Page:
Glass etching cream is another way of capturing natural light while simultaneously creating privacy in showers with windows. Be aware that, if you choose this decorative option, the effects are permanent. The main reason is that the etching cream removes a thin layer on the glass and leaves behind a frosted finish.
Install a new window in a shower
If you would prefer to replace an existing window with one that offers more privacy, that’s another way of adding appeal and practicality to your shower space. Options include antique, pebbled, rain, stained glass and glass blocks with ventilation that allow for moisture to escape.
Choosing obscured glass finishes, like pebbled or rain patterns, creates privacy in showers with windows. However, this obscuring doesn’t make the window entirely opaque. Instead, the manufacturer creates a pattern or texture that is difficult to see through. Some manufacturers allow you to choose the level of obscuring you want.
Instead of covering up windows in showers, reimagine them as focal points for the room. Use a stained glass window insert, or install a new one. Not only is this addition beautiful, but it’s completely private while letting in colored light. Adding stained glass is an excellent opportunity for adding a one-of-a-kind art piece to your space that is as distinctive as your personality.
Installing glass or acrylic blocks is another decorative way of maintaining privacy in showers with windows. There’s no need to add a window covering because the texture and pattern on the blocks prevent clear sight into the window. This method involves a permanent installation whereby the windows don’t open but create a minimalistic design.
If you choose acrylic blocks, they’re available as casement or crank-out awning style windows. Even though the acrylic block windows open, that doesn’t detract from their privacy benefits. You can install them as replacement windows or by using nailing fins during new construction.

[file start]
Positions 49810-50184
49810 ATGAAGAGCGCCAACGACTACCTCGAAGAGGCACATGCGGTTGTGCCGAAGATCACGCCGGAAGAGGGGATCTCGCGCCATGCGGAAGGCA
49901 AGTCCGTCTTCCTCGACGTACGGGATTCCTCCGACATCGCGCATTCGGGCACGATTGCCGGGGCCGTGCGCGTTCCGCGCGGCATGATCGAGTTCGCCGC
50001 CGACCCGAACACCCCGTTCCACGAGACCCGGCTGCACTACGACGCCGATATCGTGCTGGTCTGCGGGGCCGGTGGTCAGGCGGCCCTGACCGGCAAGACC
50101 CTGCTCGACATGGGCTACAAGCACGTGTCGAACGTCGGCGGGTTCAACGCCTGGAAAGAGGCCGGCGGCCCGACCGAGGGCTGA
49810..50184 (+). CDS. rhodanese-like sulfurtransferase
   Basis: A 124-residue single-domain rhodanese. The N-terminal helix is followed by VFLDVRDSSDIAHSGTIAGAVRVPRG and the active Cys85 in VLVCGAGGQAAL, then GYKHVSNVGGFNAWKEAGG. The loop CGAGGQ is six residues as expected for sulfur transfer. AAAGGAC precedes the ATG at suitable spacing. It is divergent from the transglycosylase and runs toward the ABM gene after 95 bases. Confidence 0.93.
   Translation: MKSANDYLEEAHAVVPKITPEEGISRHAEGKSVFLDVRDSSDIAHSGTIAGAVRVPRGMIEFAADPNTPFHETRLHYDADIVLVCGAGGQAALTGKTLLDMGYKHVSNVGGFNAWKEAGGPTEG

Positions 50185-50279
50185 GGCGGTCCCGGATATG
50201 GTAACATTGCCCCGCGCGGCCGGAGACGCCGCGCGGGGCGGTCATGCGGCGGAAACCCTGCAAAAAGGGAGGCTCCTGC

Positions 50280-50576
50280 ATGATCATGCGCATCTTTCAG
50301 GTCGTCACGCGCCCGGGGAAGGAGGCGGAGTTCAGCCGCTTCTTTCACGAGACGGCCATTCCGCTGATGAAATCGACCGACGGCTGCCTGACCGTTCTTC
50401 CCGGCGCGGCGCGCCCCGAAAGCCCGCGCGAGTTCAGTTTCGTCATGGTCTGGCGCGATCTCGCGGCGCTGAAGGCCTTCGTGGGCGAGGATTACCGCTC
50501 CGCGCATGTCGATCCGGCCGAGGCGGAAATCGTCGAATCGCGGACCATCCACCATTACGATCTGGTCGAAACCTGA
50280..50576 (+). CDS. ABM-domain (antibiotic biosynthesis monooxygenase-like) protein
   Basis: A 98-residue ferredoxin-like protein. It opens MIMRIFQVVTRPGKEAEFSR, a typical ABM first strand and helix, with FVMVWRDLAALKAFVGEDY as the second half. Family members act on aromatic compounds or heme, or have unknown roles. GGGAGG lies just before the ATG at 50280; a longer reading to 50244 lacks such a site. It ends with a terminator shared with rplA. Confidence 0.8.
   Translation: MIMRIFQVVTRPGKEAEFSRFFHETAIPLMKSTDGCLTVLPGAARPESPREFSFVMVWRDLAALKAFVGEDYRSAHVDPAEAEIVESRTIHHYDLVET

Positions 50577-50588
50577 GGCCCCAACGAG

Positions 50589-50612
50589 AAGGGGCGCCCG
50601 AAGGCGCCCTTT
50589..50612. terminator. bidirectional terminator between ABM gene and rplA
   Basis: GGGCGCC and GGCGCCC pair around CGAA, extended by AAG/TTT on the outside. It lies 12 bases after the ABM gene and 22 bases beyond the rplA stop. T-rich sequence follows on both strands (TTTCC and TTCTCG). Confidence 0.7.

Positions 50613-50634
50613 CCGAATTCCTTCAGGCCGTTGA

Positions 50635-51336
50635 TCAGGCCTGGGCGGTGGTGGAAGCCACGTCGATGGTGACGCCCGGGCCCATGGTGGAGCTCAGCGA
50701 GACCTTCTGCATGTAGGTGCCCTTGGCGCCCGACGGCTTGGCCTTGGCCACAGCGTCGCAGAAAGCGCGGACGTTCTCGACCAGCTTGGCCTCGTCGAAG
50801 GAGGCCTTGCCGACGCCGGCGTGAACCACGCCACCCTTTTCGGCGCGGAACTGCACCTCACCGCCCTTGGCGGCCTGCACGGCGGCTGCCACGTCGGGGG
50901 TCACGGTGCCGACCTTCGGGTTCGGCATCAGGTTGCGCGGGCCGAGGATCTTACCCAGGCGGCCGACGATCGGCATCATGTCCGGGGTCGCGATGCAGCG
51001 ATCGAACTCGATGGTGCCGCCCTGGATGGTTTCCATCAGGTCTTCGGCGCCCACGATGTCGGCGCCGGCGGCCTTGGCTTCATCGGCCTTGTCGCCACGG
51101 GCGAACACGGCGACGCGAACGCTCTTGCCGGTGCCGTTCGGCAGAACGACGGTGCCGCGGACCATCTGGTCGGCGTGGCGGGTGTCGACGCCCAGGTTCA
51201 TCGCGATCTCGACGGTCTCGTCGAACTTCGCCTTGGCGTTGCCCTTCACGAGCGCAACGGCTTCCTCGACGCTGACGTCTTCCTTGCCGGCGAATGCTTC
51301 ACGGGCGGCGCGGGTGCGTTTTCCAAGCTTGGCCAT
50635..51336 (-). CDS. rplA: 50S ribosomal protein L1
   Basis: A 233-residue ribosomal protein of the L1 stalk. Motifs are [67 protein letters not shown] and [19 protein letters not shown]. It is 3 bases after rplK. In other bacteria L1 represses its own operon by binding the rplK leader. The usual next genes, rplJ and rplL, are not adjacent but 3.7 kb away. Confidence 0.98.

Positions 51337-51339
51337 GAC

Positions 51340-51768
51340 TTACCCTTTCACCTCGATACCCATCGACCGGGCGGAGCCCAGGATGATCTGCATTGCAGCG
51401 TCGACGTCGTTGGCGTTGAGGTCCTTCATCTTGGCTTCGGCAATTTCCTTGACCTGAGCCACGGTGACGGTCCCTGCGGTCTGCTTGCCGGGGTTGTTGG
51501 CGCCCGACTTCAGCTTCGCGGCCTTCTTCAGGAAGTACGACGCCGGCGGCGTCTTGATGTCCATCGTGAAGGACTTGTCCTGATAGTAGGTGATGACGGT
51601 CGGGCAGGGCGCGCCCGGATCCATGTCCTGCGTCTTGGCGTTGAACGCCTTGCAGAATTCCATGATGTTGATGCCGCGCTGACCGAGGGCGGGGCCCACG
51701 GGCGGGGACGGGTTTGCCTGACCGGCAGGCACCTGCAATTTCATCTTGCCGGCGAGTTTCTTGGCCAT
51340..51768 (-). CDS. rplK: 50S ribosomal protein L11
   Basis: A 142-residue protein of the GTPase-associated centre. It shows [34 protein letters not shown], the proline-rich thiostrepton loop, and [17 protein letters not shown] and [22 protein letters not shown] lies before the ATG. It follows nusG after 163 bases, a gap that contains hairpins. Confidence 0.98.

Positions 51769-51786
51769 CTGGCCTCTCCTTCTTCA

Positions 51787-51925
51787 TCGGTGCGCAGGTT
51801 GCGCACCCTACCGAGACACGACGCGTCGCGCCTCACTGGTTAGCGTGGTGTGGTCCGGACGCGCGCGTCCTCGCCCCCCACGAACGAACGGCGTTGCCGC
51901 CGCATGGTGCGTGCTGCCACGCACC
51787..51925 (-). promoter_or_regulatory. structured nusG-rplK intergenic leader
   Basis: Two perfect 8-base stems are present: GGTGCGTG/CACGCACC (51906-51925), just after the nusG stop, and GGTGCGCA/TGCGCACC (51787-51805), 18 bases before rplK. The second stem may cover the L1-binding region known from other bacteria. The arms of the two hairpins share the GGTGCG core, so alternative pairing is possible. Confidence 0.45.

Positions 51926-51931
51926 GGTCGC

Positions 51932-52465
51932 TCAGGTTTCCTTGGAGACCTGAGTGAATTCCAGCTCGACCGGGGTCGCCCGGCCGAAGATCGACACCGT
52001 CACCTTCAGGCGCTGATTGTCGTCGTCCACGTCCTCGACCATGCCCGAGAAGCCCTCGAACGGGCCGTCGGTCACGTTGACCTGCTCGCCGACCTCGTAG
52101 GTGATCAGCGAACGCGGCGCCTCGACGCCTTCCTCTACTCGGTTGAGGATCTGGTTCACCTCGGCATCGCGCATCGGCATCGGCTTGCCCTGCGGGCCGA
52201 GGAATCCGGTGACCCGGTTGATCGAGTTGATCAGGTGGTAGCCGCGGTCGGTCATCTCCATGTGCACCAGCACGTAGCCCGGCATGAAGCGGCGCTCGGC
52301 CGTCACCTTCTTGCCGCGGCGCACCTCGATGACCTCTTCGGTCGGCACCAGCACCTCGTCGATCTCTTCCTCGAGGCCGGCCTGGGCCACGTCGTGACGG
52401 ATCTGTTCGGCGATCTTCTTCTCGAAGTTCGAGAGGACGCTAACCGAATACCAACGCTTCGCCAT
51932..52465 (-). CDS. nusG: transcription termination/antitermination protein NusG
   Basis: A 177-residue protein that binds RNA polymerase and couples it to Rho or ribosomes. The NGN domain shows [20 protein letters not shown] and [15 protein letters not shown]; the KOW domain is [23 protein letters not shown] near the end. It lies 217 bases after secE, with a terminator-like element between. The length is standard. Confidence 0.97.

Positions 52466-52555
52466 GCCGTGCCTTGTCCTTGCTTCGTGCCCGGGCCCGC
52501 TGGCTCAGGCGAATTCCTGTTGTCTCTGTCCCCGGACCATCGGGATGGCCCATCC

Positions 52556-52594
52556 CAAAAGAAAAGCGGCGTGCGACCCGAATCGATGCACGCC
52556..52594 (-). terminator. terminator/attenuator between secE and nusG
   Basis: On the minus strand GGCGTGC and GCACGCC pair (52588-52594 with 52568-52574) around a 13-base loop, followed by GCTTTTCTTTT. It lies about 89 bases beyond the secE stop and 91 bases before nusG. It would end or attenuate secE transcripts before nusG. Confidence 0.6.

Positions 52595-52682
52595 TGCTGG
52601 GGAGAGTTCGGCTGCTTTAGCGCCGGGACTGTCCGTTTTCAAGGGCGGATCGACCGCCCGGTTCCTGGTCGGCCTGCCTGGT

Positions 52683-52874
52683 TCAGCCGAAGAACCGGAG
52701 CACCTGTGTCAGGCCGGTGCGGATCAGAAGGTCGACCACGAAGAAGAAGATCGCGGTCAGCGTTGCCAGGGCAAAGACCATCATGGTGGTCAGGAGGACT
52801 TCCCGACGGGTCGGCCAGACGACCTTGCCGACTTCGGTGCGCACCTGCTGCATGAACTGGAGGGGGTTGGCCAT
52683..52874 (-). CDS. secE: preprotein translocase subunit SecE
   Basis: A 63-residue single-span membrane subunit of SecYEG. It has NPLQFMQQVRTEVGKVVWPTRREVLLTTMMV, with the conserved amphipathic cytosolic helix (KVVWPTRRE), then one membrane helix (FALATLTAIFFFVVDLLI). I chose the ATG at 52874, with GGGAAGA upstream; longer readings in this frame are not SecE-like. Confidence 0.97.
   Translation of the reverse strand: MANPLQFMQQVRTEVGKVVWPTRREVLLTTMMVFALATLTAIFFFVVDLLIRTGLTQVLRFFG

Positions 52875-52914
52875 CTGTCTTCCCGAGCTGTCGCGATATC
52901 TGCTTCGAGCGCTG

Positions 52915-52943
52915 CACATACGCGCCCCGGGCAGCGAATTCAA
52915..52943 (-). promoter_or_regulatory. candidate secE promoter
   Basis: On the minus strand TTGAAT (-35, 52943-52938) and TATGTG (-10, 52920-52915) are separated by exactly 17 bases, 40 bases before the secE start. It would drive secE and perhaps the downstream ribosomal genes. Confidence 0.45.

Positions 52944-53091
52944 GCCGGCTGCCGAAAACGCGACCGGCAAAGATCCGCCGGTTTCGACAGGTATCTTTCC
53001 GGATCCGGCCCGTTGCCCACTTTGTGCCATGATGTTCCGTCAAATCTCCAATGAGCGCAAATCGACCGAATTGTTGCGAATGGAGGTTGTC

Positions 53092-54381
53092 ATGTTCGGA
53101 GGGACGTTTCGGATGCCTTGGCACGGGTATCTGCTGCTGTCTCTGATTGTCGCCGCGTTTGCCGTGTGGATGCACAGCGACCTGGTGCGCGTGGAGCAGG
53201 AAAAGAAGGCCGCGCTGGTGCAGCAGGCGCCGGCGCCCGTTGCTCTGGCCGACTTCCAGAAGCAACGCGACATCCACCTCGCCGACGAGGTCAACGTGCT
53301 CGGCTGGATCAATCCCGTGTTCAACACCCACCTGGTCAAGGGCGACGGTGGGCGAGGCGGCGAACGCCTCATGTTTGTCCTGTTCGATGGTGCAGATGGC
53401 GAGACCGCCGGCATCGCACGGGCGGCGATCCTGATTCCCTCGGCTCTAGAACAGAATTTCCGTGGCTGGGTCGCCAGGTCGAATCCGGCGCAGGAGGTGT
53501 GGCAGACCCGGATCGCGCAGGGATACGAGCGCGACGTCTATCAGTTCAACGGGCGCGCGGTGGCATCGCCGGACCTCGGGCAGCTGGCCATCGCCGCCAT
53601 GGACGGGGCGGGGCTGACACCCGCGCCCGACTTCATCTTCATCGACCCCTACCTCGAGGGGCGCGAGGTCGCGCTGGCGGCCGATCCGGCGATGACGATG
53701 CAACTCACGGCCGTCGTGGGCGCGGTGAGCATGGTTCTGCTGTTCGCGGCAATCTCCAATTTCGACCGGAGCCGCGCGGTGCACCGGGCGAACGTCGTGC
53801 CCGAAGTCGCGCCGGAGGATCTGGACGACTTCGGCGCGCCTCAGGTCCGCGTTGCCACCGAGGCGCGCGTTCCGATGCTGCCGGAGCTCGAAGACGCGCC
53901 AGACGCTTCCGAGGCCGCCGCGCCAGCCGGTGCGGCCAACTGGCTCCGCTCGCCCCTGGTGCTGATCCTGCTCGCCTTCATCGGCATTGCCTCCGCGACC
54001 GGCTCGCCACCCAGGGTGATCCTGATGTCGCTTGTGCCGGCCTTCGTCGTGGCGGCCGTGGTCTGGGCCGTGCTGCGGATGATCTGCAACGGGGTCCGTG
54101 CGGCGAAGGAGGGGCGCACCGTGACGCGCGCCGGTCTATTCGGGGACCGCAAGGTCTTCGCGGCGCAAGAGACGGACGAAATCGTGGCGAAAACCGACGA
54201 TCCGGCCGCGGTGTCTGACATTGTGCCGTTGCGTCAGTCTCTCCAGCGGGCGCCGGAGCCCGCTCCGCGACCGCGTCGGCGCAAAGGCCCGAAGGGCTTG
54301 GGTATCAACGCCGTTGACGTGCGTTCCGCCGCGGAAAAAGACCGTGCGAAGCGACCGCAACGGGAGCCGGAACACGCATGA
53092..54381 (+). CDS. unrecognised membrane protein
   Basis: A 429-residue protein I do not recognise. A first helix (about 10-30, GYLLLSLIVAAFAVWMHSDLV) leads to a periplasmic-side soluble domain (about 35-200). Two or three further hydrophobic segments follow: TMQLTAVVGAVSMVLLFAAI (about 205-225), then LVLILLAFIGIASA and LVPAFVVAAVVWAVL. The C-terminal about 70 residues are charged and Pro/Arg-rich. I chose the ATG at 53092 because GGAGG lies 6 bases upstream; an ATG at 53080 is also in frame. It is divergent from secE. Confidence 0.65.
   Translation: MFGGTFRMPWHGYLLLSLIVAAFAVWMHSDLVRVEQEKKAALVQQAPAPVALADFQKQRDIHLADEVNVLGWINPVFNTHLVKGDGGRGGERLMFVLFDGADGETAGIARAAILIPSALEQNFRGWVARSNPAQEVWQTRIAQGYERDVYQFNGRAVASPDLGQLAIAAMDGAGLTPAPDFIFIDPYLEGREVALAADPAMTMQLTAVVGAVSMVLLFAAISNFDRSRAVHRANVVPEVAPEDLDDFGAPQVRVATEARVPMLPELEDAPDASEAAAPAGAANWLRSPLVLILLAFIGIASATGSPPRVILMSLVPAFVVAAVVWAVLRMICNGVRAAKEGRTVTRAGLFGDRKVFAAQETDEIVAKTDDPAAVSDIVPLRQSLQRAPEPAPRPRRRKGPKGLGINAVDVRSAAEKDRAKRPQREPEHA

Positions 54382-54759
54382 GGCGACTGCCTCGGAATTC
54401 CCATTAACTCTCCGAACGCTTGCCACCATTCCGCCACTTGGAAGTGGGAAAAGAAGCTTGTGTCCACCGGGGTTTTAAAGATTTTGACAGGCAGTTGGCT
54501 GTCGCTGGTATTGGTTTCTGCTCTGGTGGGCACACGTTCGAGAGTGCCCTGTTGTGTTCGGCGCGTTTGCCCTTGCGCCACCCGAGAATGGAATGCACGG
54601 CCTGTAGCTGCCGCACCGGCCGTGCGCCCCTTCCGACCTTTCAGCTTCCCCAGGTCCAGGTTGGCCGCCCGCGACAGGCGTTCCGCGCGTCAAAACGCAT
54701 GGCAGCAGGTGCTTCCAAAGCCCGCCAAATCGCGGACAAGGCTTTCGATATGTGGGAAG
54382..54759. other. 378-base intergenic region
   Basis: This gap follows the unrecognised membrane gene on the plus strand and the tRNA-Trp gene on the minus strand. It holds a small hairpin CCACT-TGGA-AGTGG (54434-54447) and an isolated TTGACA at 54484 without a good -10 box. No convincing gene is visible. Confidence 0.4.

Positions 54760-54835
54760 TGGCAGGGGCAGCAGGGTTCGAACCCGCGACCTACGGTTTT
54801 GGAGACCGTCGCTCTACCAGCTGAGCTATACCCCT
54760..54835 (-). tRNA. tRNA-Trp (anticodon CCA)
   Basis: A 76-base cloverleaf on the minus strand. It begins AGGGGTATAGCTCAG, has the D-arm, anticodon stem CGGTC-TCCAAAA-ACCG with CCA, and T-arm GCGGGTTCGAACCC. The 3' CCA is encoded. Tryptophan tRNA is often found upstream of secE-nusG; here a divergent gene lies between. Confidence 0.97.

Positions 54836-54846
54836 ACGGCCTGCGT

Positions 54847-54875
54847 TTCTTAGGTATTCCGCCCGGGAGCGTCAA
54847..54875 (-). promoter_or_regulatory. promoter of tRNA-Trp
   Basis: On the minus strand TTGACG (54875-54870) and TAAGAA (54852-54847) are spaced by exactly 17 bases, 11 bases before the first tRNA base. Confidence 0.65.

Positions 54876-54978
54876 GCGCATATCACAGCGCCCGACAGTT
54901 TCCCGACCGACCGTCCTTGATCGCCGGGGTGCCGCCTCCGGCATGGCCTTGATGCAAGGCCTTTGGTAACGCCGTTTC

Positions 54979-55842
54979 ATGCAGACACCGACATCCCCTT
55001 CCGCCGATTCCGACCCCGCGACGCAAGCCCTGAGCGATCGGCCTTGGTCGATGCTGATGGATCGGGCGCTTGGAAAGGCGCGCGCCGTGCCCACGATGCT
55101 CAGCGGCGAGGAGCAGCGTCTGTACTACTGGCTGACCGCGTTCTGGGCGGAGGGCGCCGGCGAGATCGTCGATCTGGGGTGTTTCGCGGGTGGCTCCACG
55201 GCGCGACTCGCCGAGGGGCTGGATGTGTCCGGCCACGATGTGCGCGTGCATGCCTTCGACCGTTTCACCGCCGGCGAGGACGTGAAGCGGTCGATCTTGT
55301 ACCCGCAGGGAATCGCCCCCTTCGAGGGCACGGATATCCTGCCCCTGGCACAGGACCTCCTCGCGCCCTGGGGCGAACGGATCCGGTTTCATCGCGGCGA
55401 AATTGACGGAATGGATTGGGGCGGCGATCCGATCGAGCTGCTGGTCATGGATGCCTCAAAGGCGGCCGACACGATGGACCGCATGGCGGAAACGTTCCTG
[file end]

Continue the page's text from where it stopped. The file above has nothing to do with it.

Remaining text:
Frequently asked questions
What do I do with a window in the shower?
You can use window coverings, film, permanent frosting and etching techniques, or install a new window. Focus on a method that allows for privacy, light filtering into the room and sufficient air ventilation.
What kinds of window coverings are best in a bathroom?
The best window coverings are water-resistant such as faux wood, vinyl, PVC and aluminum. Avoid using wood, which can mildew, mold or warp from the moisture.
What types of textured glass are there for windows?
Dozens of textured glass styles are available depending on the manufacturer. Many have aquatic, chord, frosted reed and hammered textures to match your bathroom’s decor.
Is installing glass blocks a good idea in a shower window?
Before installing glass blocks in your shower, make sure the pattern is highly textured to ensure the best privacy. If you have experience working with mortar, you can install blocks as a DIY project.